The Singapore Literature Prize (SLP) will go ahead this year despite the Covid-19 pandemic, but with its 12 top prizes cut from $10,000 to $3,000 each.
The biennial award's organiser, the Singapore Book Council, said this was because of the tough economic climate, which has caused funding to fall.
The council's executive director William Phuan said reducing the prizes was a difficult decision to make, but that the alternative would have been to cancel the event altogether.
"We felt it was still important to continue to celebrate the writers and their achievements," he said after the release of the 47-strong shortlist across 12 categories - fiction, creative non-fiction and poetry in Chinese, English, Malay and Tamil - on Wednesday.
"We would like to appeal to the community to keep supporting Singlit in any way they are able to," he added.
"In these challenging times, all are affected, but books are essential."
The council's programmes are supported by a major company grant from the National Arts Council and the prize itself receives funds from various foundations and private and corporate donors.
Singapore's oldest ongoing literary prize in all four official languages will go virtual for the first time on Aug 27 at 8pm, live-streamed from the council's Facebook and YouTube pages.
The public may vote online for their favourite titles in the inaugural Readers' Favourite category, with the winning writers receiving $1,000 in cash.
Voters stand a chance to win book vouchers.
In a reflection of the rise in Singaporean novelists making their presence felt abroad, half the nominations for English fiction are novels published overseas, including former SLP winner Amanda Lee Koe's Delayed Rays Of A Star and Jing-Jing Lee's How We Disappeared.
They face off against locally published works such as Lion City by Ng Yi-Sheng, who previously won for English poetry, and Epigram Books Fiction Prize runner-up Nimita's Place by Akshita Nanda.
Singapore Literature Prize shortlist (English)
• A Gathering Of Themes by Edwin Thumboo
• An Epic Of Durable Departures by Jason Wee
• Gaze Back by Marylyn Tan
• parsetreeforestfire by Hamid Roslan
• Right Of The Soil by Yong Shu Hoong
• Lost At 15, Found At 50 by Ashwini Devare
• Hard At Work: Life In Singapore by Ng Shi Wen
• Pulp II: A Visual Bibliography Of The Banished Book by Shubigi Rao
• This Is What Inequality Looks Like by Teo You Yenn
• Bury What We Cannot Take by Kirstin Chen
• Delayed Rays Of A Star by Amanda Lee Koe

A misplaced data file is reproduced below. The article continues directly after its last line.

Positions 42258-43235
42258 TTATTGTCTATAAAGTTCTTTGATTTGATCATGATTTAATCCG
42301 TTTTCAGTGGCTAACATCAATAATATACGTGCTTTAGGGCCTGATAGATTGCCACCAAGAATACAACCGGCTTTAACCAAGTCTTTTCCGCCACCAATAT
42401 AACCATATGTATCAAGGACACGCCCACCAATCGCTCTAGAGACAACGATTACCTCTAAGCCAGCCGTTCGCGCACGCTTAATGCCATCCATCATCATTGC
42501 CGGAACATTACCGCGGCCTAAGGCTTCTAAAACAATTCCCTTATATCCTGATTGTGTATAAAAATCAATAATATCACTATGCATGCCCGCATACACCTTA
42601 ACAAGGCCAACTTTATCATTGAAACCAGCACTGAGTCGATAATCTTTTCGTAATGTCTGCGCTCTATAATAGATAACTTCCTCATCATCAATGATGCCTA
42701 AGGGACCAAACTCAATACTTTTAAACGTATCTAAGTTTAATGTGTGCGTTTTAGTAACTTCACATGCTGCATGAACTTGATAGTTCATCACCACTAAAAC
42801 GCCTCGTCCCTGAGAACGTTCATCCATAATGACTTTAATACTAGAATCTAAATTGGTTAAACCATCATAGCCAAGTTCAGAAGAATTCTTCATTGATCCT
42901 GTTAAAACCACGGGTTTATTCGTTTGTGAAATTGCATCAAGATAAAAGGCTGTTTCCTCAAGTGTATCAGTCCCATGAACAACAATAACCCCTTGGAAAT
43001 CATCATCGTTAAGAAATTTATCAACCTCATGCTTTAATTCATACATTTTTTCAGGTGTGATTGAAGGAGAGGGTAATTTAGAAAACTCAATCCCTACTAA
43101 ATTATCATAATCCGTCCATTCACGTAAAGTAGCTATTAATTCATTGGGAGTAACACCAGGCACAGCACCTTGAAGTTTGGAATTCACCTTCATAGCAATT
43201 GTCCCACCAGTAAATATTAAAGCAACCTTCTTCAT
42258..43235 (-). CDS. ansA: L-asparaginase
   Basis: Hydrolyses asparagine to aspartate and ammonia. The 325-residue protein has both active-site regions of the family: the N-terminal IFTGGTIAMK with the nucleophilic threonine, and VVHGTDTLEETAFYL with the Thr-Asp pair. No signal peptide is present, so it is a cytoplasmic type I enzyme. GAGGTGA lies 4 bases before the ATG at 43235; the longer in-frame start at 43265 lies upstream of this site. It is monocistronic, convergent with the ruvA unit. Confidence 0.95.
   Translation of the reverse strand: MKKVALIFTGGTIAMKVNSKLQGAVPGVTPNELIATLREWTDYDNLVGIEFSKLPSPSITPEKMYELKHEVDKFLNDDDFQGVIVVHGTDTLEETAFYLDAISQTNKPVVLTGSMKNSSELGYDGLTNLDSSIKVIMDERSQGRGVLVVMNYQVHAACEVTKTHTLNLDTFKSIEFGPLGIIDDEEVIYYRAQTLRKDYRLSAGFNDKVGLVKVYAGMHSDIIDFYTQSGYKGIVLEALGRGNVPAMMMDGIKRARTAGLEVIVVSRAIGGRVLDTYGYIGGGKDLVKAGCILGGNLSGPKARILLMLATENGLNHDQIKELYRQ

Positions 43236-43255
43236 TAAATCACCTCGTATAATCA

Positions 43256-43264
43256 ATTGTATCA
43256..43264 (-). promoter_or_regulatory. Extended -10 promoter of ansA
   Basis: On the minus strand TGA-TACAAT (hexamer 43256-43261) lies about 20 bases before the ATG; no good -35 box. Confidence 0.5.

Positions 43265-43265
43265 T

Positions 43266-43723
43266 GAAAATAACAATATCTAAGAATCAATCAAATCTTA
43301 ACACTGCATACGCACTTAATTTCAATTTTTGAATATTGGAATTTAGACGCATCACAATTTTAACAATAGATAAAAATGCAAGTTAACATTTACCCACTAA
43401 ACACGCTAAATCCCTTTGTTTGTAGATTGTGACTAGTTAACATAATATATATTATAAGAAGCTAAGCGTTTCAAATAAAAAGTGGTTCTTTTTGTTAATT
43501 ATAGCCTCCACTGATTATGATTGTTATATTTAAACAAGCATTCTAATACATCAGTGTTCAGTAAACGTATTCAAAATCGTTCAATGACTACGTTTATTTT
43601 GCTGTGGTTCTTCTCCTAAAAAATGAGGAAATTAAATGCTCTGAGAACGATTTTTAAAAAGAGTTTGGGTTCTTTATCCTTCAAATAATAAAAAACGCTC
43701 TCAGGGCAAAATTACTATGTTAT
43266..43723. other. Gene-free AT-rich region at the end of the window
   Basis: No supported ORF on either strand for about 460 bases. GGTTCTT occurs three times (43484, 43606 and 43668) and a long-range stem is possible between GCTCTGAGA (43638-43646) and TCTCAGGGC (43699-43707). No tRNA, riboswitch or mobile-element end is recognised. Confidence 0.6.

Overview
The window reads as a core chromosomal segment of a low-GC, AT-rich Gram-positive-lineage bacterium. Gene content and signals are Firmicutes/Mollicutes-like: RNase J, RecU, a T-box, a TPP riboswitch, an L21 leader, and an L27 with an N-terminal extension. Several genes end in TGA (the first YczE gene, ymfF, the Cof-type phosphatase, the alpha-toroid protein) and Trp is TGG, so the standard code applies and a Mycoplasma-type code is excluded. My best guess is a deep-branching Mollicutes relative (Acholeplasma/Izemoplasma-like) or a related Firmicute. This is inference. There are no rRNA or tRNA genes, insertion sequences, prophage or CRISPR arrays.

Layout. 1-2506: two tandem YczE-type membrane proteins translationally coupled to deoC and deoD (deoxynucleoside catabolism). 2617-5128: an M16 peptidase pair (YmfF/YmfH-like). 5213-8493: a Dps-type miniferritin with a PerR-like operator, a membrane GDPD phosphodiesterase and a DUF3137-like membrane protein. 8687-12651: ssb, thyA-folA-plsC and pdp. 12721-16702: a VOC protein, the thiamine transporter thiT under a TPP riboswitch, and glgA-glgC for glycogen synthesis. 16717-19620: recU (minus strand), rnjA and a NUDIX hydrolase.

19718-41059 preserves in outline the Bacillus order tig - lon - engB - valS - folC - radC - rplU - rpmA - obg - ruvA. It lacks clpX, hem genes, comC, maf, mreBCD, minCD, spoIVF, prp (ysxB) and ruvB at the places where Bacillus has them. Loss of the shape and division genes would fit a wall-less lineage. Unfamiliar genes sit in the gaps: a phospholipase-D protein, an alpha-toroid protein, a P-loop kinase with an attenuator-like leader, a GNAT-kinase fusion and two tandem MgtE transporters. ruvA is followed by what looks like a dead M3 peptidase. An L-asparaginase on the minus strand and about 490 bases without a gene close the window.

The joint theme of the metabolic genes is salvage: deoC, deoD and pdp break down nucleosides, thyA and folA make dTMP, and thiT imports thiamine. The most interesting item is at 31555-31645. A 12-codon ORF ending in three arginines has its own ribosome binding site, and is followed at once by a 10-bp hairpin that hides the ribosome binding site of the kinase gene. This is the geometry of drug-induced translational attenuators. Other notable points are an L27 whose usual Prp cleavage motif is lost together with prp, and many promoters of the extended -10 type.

• How We Disappeared by Jing-Jing Lee
• Lion City by Ng Yi-Sheng
• Modern Myths by Clara Chow
• Nimita's Place by Akshita Nanda
Local publishers Ethos Books and Unggun Creative tied for the highest number of titles shortlisted, with five nominations each.
Ethos has This Is What Inequality Looks Like, sociologist Teo You Yenn's best-selling non-fiction book about poverty, in the running for English creative non-fiction.
It also dominates the English poetry category with four out of five titles.
Cultural Medallion recipient Edwin Thumboo's A Gathering Of Themes and two-time SLP winner Yong Shu Hoong's Right Of The Soil are up against edgy debuts Gaze Back by Marylyn Tan and parsetreeforestfire by Hamid Roslan.
Tan, 27, said: "As the only queer woman on the (English poetry) shortlist, I'm utterly pummelled with vindication with this show of establishment recognition."
Unggun Creative co-founder Farihan Bahron said the young publishing outfit, which began in 2016, was "honoured and humbled" to score so many nominations.
Five authors were shortlisted twice this year, including two of Unggun's Malay-language writers, Suratman Markasan and Jamal Ismail, Tamil-language writers A. K. Varadharajan and Sithuraj Ponraj and Chinese-language writer Wong Koi Tet.
Jamal, 68, has a double nomination in the Malay fiction category for his magical realist collection GOD(A) and Tunjuk Langit, a novel about the senior citizens of a soon-to-be-demolished welfare home.
He said he was a bit disappointed by the cuts to the prize, but suggested that the winners be compensated in another form: translation of their works. "Then everyone can appreciate the kind of work we have in Singapore."
Wong, 47, began writing the prose pieces of dakota, about Dakota Crescent where he grew up in the 1970s, in 2000, while the earliest story in his fiction collection Black Panther dates back to 2003.
Sithuraj, who won for Tamil fiction in 2016, said he was thrilled to get nods for both his 80-poem collection It Is Easy To Be An Italian and novel The Wooden Elephant.
"Frankly, very few Singapore writers I know write for the money," he said. "I think the prize means something by itself."
The prize began in 1992. This year, it attracted 224 submissions, a 30 per cent increase from 2018.
Each prize category is judged by a separate panel of three writers and industry experts.
Chief judges include Esplanade communications and content head Clarissa Oon for English creative non-fiction, Cultural Medallion recipient KTM Iqbal for Tamil poetry and Dr Sa'eda Buang of the Asian Languages and Cultures Academic Group for Malay fiction.
The award is open to any work in the three genres by a Singaporean citizen or permanent resident in the four languages, which must be published in Singapore or abroad in a physical book format between Jan 1, 2018 and Dec 31 last year.
• For more information on the prize, go to bookcouncil.sg/singapore-literature-prize